By Phyllida Burlingame, ACLU of Northern California
California state law mandates that sexual health education in public schools be comprehensive, medically accurate, science-based, and bias-free. So why are Clovis Unified High Schools teaching teens from a book that makes no mention of condoms, even in chapters about HIV/AIDS and on preventing STDs and unintended pregnancy?
Recent events, such as Representative Akin’s ill-informed statements about reproductive biology and rape – put the issue in a stark light. The brand of sex ed that Clovis high schools are peddling is putting teens’ health at risk – it’s dangerous, unlawful, and could have serious consequences if it is not stopped.
Instead of getting critical information about condoms and contraception, teens in the city’s high schools are told that to prevent STDs and unintended pregnancies, they should just “practice abstinence,” “respect yourself,” “get plenty of rest,” and “go out as a group.”
It gets worse. The curriculum teaches that all people, even adults, should avoid sexual activity until they are married. Additional materials compare a woman who is not a virgin to a dirty shoe and suggest that men are unable to stop themselves once they become sexually aroused.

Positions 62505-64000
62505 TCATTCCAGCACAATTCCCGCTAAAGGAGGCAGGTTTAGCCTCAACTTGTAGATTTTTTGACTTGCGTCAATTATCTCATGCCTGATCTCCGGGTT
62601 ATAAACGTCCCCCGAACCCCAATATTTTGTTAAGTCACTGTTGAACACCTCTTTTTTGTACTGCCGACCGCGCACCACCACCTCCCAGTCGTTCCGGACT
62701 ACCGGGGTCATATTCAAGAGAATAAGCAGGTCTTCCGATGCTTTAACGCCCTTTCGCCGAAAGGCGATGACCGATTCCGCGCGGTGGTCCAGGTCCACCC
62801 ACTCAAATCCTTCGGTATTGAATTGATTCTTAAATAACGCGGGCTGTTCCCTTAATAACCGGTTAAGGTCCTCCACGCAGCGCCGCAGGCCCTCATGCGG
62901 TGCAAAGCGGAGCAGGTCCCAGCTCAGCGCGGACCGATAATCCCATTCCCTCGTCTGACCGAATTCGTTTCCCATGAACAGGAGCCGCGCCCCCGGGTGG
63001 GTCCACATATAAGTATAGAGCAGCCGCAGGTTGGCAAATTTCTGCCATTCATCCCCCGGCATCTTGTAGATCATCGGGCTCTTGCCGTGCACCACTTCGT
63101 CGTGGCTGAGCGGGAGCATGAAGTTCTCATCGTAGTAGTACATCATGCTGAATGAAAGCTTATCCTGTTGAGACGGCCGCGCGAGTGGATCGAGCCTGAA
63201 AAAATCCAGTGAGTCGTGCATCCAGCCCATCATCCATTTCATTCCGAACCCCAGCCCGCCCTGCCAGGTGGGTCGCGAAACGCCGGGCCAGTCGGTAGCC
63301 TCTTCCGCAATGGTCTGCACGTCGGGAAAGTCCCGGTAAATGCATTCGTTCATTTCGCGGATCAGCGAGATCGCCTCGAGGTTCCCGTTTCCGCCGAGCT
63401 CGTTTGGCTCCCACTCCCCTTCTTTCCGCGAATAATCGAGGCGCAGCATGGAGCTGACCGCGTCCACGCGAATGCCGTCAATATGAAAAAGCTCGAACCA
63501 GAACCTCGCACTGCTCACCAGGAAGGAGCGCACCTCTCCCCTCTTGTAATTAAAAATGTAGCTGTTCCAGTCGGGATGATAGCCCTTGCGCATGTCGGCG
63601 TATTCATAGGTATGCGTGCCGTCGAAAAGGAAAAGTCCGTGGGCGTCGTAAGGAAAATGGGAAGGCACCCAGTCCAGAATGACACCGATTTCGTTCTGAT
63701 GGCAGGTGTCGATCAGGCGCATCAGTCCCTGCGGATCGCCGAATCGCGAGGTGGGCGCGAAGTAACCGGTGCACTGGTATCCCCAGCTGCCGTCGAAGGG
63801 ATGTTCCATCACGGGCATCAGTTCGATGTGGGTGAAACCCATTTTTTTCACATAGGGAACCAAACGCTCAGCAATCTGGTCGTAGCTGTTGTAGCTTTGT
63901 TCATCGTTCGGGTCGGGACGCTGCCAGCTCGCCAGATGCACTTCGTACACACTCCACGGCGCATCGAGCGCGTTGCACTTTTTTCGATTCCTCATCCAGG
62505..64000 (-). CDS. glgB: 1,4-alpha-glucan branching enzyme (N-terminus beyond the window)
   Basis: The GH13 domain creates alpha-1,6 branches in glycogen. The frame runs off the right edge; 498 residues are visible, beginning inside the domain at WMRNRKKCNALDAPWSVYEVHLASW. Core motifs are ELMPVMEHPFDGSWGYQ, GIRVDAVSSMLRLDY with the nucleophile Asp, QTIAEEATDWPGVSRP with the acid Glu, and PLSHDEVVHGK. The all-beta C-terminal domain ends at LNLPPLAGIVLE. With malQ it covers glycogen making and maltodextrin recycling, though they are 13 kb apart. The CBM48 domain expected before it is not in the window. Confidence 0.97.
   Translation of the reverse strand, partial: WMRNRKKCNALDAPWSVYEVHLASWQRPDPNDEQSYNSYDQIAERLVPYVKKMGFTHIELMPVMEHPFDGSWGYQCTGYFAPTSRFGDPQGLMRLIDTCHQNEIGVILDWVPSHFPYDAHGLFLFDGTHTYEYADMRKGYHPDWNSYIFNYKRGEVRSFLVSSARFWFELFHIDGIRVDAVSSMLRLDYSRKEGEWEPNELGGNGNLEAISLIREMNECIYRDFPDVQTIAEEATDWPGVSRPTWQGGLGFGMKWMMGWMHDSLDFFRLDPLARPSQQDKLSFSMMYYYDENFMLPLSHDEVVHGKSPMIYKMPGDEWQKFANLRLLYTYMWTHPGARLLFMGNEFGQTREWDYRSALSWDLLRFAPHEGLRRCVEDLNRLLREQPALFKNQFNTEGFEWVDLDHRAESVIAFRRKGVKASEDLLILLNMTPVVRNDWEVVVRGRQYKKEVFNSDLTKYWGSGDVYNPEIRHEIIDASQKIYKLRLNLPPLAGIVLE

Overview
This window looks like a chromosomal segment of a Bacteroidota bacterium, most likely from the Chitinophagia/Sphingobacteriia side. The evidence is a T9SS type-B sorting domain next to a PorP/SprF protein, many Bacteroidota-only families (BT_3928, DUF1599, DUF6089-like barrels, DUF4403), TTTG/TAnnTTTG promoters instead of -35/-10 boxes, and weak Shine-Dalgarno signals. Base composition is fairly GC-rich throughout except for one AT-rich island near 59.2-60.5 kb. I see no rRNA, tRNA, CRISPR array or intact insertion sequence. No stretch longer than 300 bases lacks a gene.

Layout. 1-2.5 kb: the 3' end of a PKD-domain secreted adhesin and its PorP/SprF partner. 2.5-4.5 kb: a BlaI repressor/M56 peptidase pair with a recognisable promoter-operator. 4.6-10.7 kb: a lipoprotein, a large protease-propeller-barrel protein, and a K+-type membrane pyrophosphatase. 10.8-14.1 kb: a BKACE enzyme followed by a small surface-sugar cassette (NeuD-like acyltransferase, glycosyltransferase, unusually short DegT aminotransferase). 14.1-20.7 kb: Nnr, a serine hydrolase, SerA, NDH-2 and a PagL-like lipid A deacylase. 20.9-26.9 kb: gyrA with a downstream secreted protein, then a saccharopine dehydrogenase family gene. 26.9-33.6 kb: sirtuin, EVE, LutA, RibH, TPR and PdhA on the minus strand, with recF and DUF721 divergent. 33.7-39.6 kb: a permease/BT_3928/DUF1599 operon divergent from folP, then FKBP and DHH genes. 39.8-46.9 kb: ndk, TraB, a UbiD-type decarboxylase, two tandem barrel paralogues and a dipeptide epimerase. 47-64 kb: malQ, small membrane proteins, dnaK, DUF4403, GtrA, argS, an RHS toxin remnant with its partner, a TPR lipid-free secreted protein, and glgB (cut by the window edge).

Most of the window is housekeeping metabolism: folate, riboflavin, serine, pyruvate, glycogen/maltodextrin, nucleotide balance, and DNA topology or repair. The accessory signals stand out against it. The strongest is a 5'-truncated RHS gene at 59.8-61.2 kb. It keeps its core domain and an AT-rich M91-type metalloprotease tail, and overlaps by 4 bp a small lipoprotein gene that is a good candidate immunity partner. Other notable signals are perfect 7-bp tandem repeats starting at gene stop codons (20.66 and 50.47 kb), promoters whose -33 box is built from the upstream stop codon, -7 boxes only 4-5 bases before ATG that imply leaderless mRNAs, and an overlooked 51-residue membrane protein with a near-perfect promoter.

The ACLU of Northern California is representing parents and physicians in a lawsuit against the Clovis Unified School District over this outrageous and ill-conceived curriculum.
Students need – and deserve – complete, accurate information in order to make healthy choices. It’s all the more essential given current statistics: the rate of STDs among California teens has been on the rise over the last decade. In Fresno County, teens account for nearly a third of chlamydia cases and a quarter of gonorrhea cases, both of which can have serious health consequences if they are not detected and treated. Fresno County also has one of the highest rates in California of chlamydia infection among 15-24 year olds. The County also has had one of the highest teen birth rates in the state, and has for over a decade.
Clovis schools need to do better by their students, by teaching comprehensive sex education that promotes healthy relationships, healthy decisions, and healthy futures for youth.
Read more about the case here.